291800 Substrate Specificity and Stability of a Novel Alginate Lyase From Stenotrophomonas Maltophilia

Monday, October 29, 2012
Hall B (Convention Center )
Liam T. Smith, Chemical Engineering, Lehigh University, Bethlehem, PA, Logan MacDonald, Bioengineering, Lehigh University, Bethlehem, PA, Emily L. Wong, Division of Infectious Diseases, Lehigh Valley Hospital, Allentown, PA and Bryan W. Berger, Chemical Engineering and Program in Bioengineering, Lehigh University, Bethlehem, PA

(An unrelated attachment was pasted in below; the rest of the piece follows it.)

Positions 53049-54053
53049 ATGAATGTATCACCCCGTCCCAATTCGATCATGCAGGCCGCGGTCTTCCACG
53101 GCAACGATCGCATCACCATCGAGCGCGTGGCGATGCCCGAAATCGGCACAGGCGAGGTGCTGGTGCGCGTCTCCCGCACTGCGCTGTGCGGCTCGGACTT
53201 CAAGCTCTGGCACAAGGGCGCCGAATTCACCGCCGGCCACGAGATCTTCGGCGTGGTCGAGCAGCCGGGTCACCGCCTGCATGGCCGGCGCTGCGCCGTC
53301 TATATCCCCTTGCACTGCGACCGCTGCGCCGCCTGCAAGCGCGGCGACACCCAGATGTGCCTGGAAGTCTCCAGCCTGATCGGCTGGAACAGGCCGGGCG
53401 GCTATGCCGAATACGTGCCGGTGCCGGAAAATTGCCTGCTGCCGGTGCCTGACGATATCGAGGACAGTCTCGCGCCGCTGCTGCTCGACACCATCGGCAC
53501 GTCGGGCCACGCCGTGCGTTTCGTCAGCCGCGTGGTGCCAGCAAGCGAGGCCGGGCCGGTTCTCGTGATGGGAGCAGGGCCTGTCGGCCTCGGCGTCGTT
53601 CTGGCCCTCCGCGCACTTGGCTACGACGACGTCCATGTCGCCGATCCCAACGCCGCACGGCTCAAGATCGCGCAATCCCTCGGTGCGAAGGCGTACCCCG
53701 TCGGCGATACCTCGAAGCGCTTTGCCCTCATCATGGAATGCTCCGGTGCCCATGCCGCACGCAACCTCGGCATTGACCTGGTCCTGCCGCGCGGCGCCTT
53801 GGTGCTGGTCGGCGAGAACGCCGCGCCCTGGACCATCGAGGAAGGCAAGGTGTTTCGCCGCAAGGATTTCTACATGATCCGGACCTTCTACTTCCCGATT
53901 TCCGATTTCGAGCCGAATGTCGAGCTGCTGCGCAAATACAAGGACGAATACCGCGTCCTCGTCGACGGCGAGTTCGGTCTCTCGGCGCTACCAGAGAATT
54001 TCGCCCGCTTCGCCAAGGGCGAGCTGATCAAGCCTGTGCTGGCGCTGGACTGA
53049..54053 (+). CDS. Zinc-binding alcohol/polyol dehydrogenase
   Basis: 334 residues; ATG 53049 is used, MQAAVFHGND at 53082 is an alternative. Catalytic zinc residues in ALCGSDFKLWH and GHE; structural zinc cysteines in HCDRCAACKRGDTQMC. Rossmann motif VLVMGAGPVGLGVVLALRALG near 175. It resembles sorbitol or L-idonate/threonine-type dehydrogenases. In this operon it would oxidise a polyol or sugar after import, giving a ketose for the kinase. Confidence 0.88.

Stenotrophomonas maltophilia is a gram-negative bacteria that is an increasing important nocosomial pathogen in immunocompromised patients. Approximately 1% of all nosocomal bacteraemias are due to S. maltophilia infection, with the attributed mortality rate at nearly 28%, placing it among the highest attributed mortality rates observed for nosocomal bacteraemias. A major reason for the high mortality associated with S. maltophilia is its ability to produce exopolysaccharides (EPS) that form a biofilm resistant to antimicrobials, as well as enable binding to stents and ventilators. Our goal is to characterize an alginate lyase (AlgL) discovered in our group for selectivity to degrade the EPS present in S. maltophilia biofilms. I developed a high-yield E. coli expression system for AlgL, characterized the secondary structure as a function of solution conditions and measured the kinetic parameters for EPS degradation as a function of temperature. My results indicate the discovered AlgL is robust to high temperatures, and may be a useful starting point for removing biofilm-resistant infections.

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